uniqueness conjecture for Markov numbers
Conjecture. Given a Markov number^{} $z>1$, there are several other Markov numbers $x$ and $y$ such that ${x}^{2}+{y}^{2}+{z}^{2}=3xyz$, but there is only set of values of $x$ and $y$ satisfying the inequality $z>y\ge x$.
The conjecture is easy enough to check for small values. For example, for $z=5$, we could even test $x$ and $y$ we know not to be Markov numbers with minimum increase in computational overhead. Trying the triples in order: (1, 1, 5), (1, 2, 5), (1, 3, 5), (1, 4, 5), (2, 1, 5), … (4, 4, 5) against $15xy-({x}^{2}+{y}^{2}+25)$ we obtain the sequence^{} $-12$, 0, 10, 18, 0, 27, 52, 75, 10, 52, 92, 130, 18, 75, 130, 183. It doesn’t take significantly larger Markov numbers to show the need for a general proof of uniqueness. Many attempted proofs have been submitted, but Richard Guy dismisses them all as seemingly faulty.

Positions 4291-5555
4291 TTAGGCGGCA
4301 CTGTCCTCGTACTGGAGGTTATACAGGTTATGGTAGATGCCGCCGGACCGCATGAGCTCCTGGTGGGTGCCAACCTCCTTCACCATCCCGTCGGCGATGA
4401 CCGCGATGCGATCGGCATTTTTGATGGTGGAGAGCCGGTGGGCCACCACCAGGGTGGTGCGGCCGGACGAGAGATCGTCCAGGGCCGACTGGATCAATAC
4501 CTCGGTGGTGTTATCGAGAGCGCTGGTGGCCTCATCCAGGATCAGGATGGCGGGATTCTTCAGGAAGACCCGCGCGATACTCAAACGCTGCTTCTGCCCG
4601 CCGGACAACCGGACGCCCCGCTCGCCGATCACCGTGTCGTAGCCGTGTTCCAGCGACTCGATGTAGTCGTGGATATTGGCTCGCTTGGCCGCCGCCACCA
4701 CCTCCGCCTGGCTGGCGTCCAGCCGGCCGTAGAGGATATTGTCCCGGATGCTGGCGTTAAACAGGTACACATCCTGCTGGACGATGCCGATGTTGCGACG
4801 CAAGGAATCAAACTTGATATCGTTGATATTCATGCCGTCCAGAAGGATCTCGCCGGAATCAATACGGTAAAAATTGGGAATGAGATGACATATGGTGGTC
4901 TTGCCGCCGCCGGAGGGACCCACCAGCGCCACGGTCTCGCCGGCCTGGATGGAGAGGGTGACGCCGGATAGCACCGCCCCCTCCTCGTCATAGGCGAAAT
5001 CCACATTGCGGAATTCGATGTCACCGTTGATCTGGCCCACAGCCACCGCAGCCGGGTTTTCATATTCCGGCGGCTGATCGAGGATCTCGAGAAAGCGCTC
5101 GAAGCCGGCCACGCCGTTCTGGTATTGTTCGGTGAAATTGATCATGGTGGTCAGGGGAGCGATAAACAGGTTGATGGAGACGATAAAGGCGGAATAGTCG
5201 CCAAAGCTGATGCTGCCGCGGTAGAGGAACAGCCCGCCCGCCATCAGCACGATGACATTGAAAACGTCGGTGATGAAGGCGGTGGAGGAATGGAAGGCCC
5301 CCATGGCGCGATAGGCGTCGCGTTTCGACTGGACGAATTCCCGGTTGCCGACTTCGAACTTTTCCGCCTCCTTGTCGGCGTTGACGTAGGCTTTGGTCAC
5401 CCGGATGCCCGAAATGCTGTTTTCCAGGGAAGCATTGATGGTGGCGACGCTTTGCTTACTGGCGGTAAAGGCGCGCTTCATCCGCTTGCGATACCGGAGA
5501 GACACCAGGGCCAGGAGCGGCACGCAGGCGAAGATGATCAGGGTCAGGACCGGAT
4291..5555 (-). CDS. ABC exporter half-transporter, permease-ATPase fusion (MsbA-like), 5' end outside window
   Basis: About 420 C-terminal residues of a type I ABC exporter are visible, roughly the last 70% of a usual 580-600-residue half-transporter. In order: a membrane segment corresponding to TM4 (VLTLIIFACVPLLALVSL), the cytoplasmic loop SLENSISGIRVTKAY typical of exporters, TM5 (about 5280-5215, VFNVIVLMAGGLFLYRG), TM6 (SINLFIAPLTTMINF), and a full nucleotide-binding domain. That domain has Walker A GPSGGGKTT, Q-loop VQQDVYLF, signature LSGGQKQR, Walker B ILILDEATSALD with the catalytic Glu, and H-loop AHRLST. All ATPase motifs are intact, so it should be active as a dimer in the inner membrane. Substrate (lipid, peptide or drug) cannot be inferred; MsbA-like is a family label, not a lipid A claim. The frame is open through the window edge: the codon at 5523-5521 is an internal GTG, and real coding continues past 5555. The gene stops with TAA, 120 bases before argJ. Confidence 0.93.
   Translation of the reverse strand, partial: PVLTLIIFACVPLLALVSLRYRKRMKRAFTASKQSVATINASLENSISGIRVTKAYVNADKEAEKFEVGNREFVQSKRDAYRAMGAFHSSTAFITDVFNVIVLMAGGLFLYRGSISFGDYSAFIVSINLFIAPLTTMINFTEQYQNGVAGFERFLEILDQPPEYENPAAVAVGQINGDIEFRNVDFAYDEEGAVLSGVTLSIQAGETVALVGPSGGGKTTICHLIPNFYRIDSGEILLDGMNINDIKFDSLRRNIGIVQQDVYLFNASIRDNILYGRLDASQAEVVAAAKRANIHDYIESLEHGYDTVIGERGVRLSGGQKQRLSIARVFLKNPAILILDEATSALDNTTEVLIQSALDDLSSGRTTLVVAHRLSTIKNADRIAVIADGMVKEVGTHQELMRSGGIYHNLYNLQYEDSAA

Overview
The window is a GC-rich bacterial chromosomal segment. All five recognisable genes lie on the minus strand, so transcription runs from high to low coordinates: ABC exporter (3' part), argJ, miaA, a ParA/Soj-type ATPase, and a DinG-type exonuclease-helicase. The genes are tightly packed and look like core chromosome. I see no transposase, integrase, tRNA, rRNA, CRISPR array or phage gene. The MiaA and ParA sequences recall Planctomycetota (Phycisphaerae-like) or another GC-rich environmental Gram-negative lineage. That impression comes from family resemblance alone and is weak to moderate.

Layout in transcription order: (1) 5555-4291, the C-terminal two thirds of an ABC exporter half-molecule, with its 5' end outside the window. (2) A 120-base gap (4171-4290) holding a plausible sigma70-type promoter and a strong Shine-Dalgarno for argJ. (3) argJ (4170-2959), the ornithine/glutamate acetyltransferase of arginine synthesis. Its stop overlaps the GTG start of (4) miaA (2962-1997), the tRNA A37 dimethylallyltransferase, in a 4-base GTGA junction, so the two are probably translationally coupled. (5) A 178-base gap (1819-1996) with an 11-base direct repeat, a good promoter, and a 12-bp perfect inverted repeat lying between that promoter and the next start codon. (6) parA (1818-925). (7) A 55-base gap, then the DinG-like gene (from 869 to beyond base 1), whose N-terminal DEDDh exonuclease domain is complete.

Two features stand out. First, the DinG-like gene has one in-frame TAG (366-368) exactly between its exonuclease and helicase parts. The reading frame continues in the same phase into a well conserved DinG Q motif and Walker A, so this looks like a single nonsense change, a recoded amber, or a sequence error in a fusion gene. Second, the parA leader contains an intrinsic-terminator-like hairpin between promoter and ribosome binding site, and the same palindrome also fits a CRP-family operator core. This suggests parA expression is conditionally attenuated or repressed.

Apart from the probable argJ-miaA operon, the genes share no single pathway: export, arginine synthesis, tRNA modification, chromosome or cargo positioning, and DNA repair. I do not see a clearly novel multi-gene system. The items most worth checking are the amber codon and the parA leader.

A divide-and-conquer approach to the problem has yielded encouraging results, however. Baragar proved the uniqueness of prime Markov numbers $p$ as well as semiprimes $2p$. Schmutz then proved the uniqueness of Markov numbers of the forms ${p}^{n}$ and $2{p}^{n}$. Ying Zhang used these results to extend this to $4{p}^{n}$ and $8{p}^{n}$.
References
- 1 R. K. Guy, Unsolved Problems in Number Theory^{} New York: Springer-Verlag 2004: D12
- 2 Ying Zhang, “Congruence^{} and Uniqueness of Certain Markov Numbers” Acta Arithmetica 128 3 (2007): 297
Title | uniqueness conjecture for Markov numbers |
---|---|
Canonical name | UniquenessConjectureForMarkovNumbers |
Date of creation | 2013-03-22 17:26:16 |
Last modified on | 2013-03-22 17:26:16 |
Owner | PrimeFan (13766) |
Last modified by | PrimeFan (13766) |
Numerical id | 5 |
Author | PrimeFan (13766) |
Entry type | Conjecture |
Classification | msc 11J06 |
Synonym | unicity conjecture for Markov numbers |